Lander weathered flash floods on Feb. 9 and 10 with minimal damage. Lower-lying Hudson, seen here, about 12 miles downstream, wasn’t as fortunate. (Matthew Copeland / WyoFile)

Sleep can wait. The flood won’t. So you’d better get moving.

You need to muster a coordinated force from a grab-bag of municipal offices, county authorities and state and federal agencies. You’ve got to make it happen in the middle of the night, with very little time, and no enforceable order-giving power.

Instead you have relationships, classroom training, hard-earned lessons from previous floods, and one pressing question: Where is all the water coming from?

Nick Hudson, Lander Fire Department administrator and emergency management coordinator, faced precisely this challenge on Thursday Feb. 9.

At 40, with almost two decades of fire department service under his belt, Hudson is described as a “young gun” and a “newbie” in Wyoming’s emergency management circles. His colleagues use the labels as terms of endearment, and optimism.

They recognize Hudson as a rarity. A troubling proportion of the state’s disaster response experts are nearing retirement. Many communities already lack a single, dedicated point person. Given the competitive national market for the skill-set, those in the know worry about where Wyoming’s next generation of responders will be found.

On Feb. 9, though, the responder was nearly found in the shower. A 10 o’clock call from Lander Police Department Patrolman Sean Weathers — “Squaw Creek is looking high where it crosses Baldwin Creek road…. You might want to come take a look.” — interrupted Hudson’s pre-bedtime routine.

Fifteen minutes later he was standing in the dark with a high-powered flashlight, puzzling over the torrent rushing past the elementary school, around the discount store and across Main Street.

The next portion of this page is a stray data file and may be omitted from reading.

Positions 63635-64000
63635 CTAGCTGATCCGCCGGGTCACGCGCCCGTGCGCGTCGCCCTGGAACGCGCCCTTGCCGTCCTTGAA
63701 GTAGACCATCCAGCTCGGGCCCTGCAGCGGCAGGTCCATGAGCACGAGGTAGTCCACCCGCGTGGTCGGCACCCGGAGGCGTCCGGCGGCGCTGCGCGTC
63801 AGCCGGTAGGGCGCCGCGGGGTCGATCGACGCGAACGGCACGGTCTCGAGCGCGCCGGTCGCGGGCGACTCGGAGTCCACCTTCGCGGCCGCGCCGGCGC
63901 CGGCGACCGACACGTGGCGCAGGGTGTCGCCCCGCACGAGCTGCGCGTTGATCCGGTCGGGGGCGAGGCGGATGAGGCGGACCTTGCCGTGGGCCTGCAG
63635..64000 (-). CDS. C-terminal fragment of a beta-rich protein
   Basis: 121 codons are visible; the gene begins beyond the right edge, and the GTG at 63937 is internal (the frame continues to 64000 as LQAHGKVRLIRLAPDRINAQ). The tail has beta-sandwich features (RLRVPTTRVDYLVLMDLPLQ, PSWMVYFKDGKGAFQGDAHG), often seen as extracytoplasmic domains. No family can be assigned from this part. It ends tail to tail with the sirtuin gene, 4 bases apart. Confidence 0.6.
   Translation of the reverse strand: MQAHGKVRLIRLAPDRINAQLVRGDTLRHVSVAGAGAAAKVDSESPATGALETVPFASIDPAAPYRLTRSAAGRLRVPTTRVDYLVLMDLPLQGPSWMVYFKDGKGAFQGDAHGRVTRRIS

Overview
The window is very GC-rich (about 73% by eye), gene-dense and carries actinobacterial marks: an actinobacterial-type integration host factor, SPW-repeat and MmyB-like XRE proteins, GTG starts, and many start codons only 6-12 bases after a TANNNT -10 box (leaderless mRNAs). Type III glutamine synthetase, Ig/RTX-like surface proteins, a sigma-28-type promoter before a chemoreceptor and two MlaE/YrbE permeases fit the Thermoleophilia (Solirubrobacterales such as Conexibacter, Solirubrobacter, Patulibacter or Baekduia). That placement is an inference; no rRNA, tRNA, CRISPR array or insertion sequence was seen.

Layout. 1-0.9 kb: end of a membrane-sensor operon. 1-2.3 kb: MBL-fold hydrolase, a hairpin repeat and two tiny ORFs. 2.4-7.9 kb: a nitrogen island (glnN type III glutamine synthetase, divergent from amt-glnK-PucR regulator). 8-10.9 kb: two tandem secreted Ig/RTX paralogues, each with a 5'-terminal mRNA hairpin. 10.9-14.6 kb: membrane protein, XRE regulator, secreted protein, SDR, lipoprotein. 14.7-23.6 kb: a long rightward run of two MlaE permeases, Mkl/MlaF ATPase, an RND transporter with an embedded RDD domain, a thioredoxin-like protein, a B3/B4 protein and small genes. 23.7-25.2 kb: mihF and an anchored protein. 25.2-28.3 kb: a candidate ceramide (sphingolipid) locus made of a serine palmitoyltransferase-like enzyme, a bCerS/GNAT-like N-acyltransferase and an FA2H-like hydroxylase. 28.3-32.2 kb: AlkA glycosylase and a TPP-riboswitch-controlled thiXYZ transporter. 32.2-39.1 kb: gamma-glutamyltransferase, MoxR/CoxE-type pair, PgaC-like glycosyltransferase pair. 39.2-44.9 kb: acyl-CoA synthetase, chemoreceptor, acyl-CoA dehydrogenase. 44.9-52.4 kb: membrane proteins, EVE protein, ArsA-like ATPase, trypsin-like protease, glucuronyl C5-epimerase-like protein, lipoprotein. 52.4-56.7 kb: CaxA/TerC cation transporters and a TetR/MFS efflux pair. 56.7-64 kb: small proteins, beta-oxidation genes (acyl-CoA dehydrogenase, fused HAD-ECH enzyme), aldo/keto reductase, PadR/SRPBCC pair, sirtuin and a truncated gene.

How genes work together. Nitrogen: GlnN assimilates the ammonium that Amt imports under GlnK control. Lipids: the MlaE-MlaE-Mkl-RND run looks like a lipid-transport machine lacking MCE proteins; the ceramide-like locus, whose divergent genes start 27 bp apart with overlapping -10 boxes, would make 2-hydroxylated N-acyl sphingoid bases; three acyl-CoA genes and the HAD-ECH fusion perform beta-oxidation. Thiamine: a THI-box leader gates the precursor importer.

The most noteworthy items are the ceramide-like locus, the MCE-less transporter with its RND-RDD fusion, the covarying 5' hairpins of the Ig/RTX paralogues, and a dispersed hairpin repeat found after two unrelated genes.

No one had forecast a flood, but the clues were ominous: 54 degrees in February, high winds, frozen ground, brown foothills. It all pointed toward too much snowmelt and not enough places for it to go. Hudson realized that he was watching a rapid runoff event, that it was accelerating by the minute, and that it was time to get on the horn.

Some of the calls come right out of the playbook — public works to check culverts and make sand and sandbags available; the volunteer fire department to rouse vulnerable residents; the police and sheriff’s departments to manage traffic and eyeball the creeks; the county dispatcher to sound the public alert siren, establish interagency radio communications and notify downstream communities; the school district to initiate closures; WYDOT to monitor low-lying stretches of highway; NOAA to refigure forecasts and trigger the Emergency Broadcast System; the county commissioners and Wyoming Department of Homeland Security… it’s a big playbook.

Other calls require a bit more resourcefulness. How does one track-down a responsible party for the Shopko, the bowling alley and the BLM offices after hours?

Time speeds up. The flurry of activity morphs as each cog turns in the machine, and, before you know it, you’ve moved from assembly to execution, adaptation and problem-solving.  How do we want this to look in the end, and what do we need to do, right now, to get there? Where can we find unfrozen sand? Who needs to know this latest bit of information? Do we need to scale up? Shift resources?

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If all goes well, and Mother Nature is kind, you’ll be a step ahead of the rising water, and firing on all cylinders, when the neighborhoods, church groups and scout troops wake-up to a wet hometown and hurry to the sand-bagging station.

You might even find a few minutes near dawn to change shirts and grab a cup of coffee.

But don’t count on it. And if you have to choose, take the coffee. It’s going to be a long day.

Matthew Copeland

Matthew Copeland is the chief executive & editor of WyoFile. Contact him at matthew@wyofile.com or (307) 287-2839. Follow Matt on Twitter at @WyoCope

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  1. Nicely written, Matthew. I’ve always been curious what steps were taken during an emergency. Informative piece.